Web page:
Non-communicable diseases (NCDs)
We also studied NCDs, because it’s not always a microbe that is causing mischief. NCDs affect impoverished people as they do all people and can have devastating effects on their lives. Imagine a teenage girl in rural Tanzania with epilepsy. Her disease is poorly controlled because of poor access to healthcare and medications, and possibly affected by beliefs regarding the cause of her epilepsy. She’s just had another seizure, except this time she falls onto the cooking fire and sustains extensive burns. Of course infections, scarring, disability and other complications can occur. But just as devastating, perhaps even more so, is the stigma attached to her changed physical appearance. In some societies, having epilepsy alone can lead to social isolation and exclusion from school and work. This fateful accident on an ordinary day might be with her for as long as she lives, and influence such things as whether she will ever marry or not.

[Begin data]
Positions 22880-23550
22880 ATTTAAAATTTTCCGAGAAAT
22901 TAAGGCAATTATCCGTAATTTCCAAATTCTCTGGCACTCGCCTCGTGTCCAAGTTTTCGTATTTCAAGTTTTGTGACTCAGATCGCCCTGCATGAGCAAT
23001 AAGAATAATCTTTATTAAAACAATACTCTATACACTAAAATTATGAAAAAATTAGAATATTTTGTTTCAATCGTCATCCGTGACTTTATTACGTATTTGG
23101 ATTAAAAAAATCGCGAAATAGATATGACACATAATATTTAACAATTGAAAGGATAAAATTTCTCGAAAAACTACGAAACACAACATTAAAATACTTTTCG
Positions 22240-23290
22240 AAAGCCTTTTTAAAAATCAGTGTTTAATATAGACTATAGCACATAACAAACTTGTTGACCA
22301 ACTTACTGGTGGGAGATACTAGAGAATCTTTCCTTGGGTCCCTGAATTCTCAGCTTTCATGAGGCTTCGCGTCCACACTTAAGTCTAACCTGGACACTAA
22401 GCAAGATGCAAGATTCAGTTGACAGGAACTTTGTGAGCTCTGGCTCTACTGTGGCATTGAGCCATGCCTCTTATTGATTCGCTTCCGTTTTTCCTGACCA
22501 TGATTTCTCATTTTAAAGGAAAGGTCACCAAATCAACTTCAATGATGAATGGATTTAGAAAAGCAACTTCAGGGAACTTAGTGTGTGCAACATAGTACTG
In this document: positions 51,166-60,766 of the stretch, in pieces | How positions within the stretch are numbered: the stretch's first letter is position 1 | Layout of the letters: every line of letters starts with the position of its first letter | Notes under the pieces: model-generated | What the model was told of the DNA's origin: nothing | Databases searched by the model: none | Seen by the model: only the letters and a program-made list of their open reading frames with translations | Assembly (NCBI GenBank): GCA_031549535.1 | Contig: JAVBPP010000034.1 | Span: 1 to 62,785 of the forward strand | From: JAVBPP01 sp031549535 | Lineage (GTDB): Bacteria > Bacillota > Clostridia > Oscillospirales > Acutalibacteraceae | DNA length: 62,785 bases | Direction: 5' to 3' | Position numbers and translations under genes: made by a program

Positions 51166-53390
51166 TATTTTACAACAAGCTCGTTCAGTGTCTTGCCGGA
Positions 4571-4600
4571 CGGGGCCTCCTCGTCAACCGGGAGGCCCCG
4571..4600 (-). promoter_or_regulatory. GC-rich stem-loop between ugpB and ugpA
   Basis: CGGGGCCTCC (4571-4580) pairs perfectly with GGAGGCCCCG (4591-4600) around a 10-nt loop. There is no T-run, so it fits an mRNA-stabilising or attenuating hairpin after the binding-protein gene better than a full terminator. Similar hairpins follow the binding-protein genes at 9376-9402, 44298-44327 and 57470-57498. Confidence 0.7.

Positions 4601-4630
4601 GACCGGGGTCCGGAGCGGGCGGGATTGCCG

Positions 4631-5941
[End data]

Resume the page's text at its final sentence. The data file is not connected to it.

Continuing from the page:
Thinking of humanitarian work?
Here are some tips I’ve heard or read over the years.
Prepare yourself. It can take a lot of research and preparation to find a post that suits your needs. It’s good to know what you’re getting yourself into. The reality on the ground is often not as glamorous as a photograph might imply. The work can be confronting, often under less than ideal circumstances. Do some reading and contact or speak to people who are there or have recently been. Doing the DTMH is an excellent way to familiarise yourself with all aspects related to tropical medicine. You also get to meet people who have recently been on posts and can tell you what it’s like – the high and low points. It’s probably not a bad idea to undertake a short placement or two before embarking on a year-long one. Think about things you might need to bring along, familiarise yourself with the country including cultural differences, and get vaccinated early!